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By Matthew Santamaria (msantamaria@hdsa.org)

In 2010, Sarah Warehime was on her way to bible study. She received a phone call that rocked her world. Her father tested positive for the gene that causes Huntington’s disease (HD).

HD is a fatal genetic disorder that causes the progressive breakdown of nerve cells in the brain.  It deteriorates a person’s physical and mental abilities usually during their prime working years and has no cure.

This put Sarah and her two sisters (Kelly and Jennifer) at risk for HD. Every child of a parent with HD has a 50/50 chance of inheriting the faulty gene that causes HD. Kelly and Jennifer were from their father's first marriage. 

When Sarah was younger, her father was misdiagnosed as bipolar and schizophrenia. Her father was also abused as a child by his own father. He had trouble keeping a job and became depressed. Her mother then decided to move on from her father because she wanted to provide structure. Sarah was not in her father’s life for more than seven years. According to Sarah, the disease caused many heartaches and divorce. 
 

HD is described as having ALS, Parkinson’s and Alzheimer’s diseases – simultaneously. Symptoms include personality changes, mood swings, depression, forgetfulness, impaired judgement, unsteady gait, involuntary movements, slurred speech, difficulty in swallowing, and significant weight loss.

Kelly and Jennifer are nurses. According to Sarah, the disease was still difficult for them to comprehend. As time passed, they would both be tested for HD.

The decision to get genetically tested is difficult to make. Each year, 5-10% are tested. It is never the right or wrong decision to be tested. There are people that see no benefit in knowing that they will develop the disease while others want to know in order to make informed choices about their future. It can take up to several weeks to receive your results from the genetic testing center.

Jennifer would test negative for HD. Kelly tested positive for HD. This year, Sarah has decided to get tested for HD at Emory University in Georgia. On July 7th, Sarah tested positive for HD.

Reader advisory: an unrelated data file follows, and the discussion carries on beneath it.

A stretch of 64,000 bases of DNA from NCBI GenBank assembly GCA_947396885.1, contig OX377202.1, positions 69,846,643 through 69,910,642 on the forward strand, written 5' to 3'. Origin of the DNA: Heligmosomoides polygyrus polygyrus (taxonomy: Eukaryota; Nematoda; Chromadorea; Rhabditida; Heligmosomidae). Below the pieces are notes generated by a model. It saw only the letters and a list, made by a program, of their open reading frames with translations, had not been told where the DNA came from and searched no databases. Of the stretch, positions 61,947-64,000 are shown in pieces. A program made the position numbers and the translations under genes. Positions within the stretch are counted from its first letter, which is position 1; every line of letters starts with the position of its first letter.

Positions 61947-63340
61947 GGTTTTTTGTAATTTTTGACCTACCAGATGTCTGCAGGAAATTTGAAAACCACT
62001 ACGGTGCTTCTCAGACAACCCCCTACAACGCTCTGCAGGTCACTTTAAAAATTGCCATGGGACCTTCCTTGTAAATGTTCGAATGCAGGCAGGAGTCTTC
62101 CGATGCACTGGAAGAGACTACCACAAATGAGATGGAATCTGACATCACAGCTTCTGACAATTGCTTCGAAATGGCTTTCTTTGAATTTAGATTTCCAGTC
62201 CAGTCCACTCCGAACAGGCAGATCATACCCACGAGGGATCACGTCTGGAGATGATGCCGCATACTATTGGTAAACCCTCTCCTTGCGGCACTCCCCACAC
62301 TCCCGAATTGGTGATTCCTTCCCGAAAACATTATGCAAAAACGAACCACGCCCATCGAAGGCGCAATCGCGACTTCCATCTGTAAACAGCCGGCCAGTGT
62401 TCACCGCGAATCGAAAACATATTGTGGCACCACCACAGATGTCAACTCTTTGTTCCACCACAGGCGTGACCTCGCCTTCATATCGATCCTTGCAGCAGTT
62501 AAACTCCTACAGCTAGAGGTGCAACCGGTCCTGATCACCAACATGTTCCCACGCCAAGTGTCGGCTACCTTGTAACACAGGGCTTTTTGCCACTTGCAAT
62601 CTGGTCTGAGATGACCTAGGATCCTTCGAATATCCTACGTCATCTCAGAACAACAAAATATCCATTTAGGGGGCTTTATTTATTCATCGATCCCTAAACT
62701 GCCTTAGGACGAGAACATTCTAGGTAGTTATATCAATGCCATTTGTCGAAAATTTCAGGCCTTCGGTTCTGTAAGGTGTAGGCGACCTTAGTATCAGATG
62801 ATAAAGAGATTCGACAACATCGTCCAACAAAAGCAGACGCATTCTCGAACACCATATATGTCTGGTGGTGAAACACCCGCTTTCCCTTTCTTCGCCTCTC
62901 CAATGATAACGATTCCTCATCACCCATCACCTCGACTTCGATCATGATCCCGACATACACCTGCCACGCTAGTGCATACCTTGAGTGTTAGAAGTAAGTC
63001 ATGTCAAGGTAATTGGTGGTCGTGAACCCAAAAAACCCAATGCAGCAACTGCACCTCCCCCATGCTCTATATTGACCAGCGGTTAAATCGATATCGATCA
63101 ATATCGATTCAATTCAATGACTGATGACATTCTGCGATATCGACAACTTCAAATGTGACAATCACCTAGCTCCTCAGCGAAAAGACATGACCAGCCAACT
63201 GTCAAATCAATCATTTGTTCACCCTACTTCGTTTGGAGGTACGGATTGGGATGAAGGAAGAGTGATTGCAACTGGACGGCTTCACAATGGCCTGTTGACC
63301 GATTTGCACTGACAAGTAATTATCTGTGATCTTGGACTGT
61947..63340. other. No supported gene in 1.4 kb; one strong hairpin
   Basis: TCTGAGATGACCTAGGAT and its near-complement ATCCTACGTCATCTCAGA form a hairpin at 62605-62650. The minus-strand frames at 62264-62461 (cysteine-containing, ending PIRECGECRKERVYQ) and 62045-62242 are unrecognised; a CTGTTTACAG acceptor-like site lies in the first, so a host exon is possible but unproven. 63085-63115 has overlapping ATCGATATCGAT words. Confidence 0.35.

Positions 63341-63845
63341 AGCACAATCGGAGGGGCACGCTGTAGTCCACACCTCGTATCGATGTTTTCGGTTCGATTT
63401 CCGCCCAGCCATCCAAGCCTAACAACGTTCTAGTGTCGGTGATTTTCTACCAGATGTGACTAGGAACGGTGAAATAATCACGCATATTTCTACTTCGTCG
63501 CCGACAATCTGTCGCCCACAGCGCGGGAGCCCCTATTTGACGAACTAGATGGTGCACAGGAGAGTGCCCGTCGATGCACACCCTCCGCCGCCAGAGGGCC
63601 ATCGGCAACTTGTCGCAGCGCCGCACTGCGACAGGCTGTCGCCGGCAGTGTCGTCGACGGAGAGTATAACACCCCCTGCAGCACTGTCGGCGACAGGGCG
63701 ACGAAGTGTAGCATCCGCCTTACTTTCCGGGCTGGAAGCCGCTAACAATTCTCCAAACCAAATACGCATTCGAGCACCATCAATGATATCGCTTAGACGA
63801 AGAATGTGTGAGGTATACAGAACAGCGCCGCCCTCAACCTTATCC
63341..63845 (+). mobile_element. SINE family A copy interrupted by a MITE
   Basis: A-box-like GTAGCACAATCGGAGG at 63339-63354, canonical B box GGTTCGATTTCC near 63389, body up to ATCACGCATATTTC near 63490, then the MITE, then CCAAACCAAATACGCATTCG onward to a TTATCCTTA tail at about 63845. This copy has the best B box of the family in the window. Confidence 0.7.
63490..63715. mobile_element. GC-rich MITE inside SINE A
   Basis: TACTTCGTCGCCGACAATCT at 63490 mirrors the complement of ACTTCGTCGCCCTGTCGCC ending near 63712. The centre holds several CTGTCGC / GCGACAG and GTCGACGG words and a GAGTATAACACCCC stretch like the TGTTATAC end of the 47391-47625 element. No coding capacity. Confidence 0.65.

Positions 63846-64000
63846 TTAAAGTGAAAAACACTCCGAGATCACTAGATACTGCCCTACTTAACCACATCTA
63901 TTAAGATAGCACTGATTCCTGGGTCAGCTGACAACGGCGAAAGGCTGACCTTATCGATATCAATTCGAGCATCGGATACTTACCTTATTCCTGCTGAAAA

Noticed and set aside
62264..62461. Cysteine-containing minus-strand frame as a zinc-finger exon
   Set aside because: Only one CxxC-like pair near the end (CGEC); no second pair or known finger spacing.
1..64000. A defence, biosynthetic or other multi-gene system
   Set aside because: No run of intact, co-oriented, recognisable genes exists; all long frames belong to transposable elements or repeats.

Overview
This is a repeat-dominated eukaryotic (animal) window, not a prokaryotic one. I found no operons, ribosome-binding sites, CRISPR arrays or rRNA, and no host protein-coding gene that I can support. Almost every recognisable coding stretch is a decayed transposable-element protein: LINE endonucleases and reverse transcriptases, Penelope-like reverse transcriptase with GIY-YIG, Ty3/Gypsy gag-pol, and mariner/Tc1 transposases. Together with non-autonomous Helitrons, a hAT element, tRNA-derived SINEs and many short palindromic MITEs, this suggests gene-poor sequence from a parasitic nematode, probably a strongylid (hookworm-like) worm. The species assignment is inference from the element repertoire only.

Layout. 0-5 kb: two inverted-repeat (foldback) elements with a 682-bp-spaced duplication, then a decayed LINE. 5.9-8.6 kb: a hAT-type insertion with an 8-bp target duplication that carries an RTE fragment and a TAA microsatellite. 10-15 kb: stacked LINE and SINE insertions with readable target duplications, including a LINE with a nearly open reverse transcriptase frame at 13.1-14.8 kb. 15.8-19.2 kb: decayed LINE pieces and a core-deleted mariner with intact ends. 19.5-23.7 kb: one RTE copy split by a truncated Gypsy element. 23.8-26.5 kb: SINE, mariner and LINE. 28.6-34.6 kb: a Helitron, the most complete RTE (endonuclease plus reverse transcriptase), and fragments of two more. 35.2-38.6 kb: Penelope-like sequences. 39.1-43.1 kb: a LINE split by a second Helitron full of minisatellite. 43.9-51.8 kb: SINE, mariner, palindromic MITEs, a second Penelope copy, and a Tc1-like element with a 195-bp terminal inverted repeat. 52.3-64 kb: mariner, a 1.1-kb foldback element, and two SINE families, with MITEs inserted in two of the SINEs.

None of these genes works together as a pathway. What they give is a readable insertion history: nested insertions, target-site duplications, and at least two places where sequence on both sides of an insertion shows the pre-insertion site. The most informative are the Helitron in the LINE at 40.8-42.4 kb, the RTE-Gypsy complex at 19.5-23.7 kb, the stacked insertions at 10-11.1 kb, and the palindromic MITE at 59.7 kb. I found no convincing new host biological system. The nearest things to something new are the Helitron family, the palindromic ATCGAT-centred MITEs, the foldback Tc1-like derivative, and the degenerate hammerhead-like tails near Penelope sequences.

This is one of the 50 HDSA Centers of Excellence that provide an elite team approach to HD care and research. Professionals have extensive experience working with families affected by HD and work together to provide families the best HD care program.

Five years ago, her father was placed in assisted living for the first time. He was abused and it took awhile for him to get adjusted to assisted living. Sarah’s father is now in a nursing home in Kentucky, but it was a journey to secure him the right place to live. Each week, his first week brings him a meal and assists in feeding him. According to Sarah, they act like they are still in love and she taught her forgiveness.

"She has a heart of gold and not many first wife's take care of their an ex husband," Sarah explains.

Sarah plans on getting involved in the HD Community because God has a plan for her and she wants to show others that nobody is alone in this battle.
 

​Sarah has a message for the HD Community:

“Be thankful for what you have now and don’t take things for granted in life. Take as many pictures as you can. Take things one day at a time. God has a plan and we will get through this together.

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Huntington’s disease is a fatal genetic disorder that causes the progressive breakdown of nerve cells in the brain.  It deteriorates a person’s physical and mental abilities usually during their prime working years and has no cure. Every child of a parent with HD has a 50/50 chance of inheriting the faulty gene that causes Huntington’s disease. Today, there are approximately 41,000 symptomatic Americans and 200,000 at-risk of inheriting the disease. In less than 10% of cases, juvenile Huntington’s disease (JHD) affects children & adolescents. JHD usually has a more rapid progression rate than adult onset HD; the earlier the onset, the faster JHD progresses. HD is described as having ALS, Parkinson’s and Alzheimer’s diseases – simultaneously. HD is characterized by a triad of symptoms, including progressive motor dysfunction, behavioral disturbance and cognitive decline.

The Huntington’s Disease Society of America is the premier nonprofit organization dedicated to improving the lives of everyone affected by HD. From community services and education to advocacy and research, HDSA is the world’s leader in providing help for today and hope for tomorrow for people with HD and their families.

To learn more about Huntington’s disease and the work of the Huntington’s Disease Society of America, visit www.HDSA.org or call 1(800)345-HDSA.

This is a story featuring a personal experience with Huntington’s disease. If you would like to have your story told please contact Matthew Santamaria at msantamaria@hdsa.org